On reading LGBTQ books

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There’s a lot of books in the world. Like, a lot.

However, I’ve probably only read 2-3 books with LGBTQ themes. And I’m not talking about some Boys Don’t Cry stuff that makes you pity the community or The Danish Girl a poor adaptation of a real trans person’s struggle. I’m talking about characters living their lives with real feelings and real relationships. No haters, please.

I mean you can say the same about books with POC, but this is about pride and I want to talk about that right now. I know there will be people who don’t like what I’m about to write, so you can see yourself to the door if that’s the case.

Here’s a list of the books I’ve read with LGBTQ themes:

  • Everything Leads to You by Nina LaCour
  • I’ll Give You the Sun by Jandy Nelson
  • Select stories from Summer Days and Summer Nights

That’s it. Any other book I just happen to pick up features predominantly straight couples. And it’s not like I’m choosing these books because of that, it just happens to be that way.

But I strongly believe that if we want worldwide acceptance and understanding, we should all be exposing ourselves to stories. I think that it’s bigger than a trans person wanting to read a story about another trans person struggling with the same issues. I think that’s one point, but ultimately us as a society still need the education in order to come out of our ignorant fog.

I think about how nervous and afraid some people are to discuss coming out to their parents or friends. If we lived in a society that fully accepted that everyone may have their own sexual preference, then people won’t have to make a huge production over coming out. It would just be another normal thing. You bring your partner to dinner to introduce them to your friends and no one bats an eye. You bring your partner to meet your parents and they make their opinions on the person based on whether or not they will treat their kid well.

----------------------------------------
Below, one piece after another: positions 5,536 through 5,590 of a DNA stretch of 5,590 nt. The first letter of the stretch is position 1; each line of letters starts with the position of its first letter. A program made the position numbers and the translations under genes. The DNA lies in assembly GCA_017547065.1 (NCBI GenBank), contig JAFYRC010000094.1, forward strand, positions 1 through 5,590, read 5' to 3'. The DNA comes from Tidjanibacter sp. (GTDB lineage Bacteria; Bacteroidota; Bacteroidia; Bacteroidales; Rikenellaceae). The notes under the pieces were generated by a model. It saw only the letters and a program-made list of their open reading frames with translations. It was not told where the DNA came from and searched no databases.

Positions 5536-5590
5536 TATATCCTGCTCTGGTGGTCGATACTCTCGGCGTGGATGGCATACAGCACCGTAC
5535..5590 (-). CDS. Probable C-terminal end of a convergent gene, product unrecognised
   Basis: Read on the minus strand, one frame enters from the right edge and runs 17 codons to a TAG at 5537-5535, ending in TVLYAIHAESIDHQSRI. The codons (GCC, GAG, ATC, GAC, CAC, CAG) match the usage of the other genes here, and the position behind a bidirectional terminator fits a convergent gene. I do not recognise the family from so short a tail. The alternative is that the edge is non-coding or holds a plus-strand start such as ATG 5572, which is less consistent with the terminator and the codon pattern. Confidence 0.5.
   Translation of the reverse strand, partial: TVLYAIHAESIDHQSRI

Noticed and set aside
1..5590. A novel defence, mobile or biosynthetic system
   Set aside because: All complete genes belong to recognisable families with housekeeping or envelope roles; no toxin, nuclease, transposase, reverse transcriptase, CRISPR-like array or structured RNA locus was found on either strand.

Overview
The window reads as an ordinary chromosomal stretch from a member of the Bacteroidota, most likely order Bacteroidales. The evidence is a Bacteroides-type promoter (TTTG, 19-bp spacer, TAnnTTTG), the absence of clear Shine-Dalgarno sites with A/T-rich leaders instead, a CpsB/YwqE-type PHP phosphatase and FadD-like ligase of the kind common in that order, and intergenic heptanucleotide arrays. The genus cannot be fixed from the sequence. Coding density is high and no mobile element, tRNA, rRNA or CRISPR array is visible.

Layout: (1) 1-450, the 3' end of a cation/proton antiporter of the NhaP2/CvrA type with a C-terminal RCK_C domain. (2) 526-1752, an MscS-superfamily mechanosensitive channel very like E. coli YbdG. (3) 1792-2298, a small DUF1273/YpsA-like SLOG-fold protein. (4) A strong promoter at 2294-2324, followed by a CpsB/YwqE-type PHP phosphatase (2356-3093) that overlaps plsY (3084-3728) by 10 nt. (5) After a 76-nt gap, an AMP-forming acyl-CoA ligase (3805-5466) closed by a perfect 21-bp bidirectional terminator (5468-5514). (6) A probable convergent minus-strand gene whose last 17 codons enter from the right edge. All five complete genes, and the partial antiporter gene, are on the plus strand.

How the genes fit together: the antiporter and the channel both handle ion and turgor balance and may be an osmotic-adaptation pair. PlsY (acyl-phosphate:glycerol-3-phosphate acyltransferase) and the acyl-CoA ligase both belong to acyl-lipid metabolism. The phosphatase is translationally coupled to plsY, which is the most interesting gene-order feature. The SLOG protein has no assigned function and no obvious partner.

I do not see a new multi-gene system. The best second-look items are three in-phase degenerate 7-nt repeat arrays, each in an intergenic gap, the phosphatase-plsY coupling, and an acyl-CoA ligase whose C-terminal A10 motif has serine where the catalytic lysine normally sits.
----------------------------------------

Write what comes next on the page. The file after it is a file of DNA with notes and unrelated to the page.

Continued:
But we aren’t there yet. Not everyone is all accepting that you’ve come to an epiphany about yourself and discovered a part of you that you didn’t even know about. Ultimately the struggle is real and that’s where stories come in.

If there were more stories about gay relationships or the struggle to feel comfortable in your own skin, not only will people feel comfortable coming to terms with themselves, but it will be an education to those it doesn’t apply. Being a straight woman, I don’t know much about questioning my sexuality and being comfortable has come super easy for me. I can’t imagine what it’s like. I want to know more. I want the education.

Granted not everyone is a reader and going to accept that, but the reading community is large and as someone has quoted before, it only takes a small spark. There’s new readers born every day. If I could encourage any LGBTQ writer out there, I would say write those books. Write your feelings. Bear your souls so that we all can benefit from what you’ve learned. Life is short, but knowing yourself will make the journey longer.

I think I’m going to make it my next book move to read more about the LGBTQ community. Ultimately it comes down to this; there’s no ignorance in reading. There’s only love and that’s what we should all remember. That love is love is love is love is love.

That Hamilton speech made me cry.

Finally, I apologize if the acronym I’m using is wrong. Again, I’m ignorant to these things so if you know the more accurate one, please let me know so I can adjust it.

Love you always,

Simone

One thought on “On reading LGBTQ books

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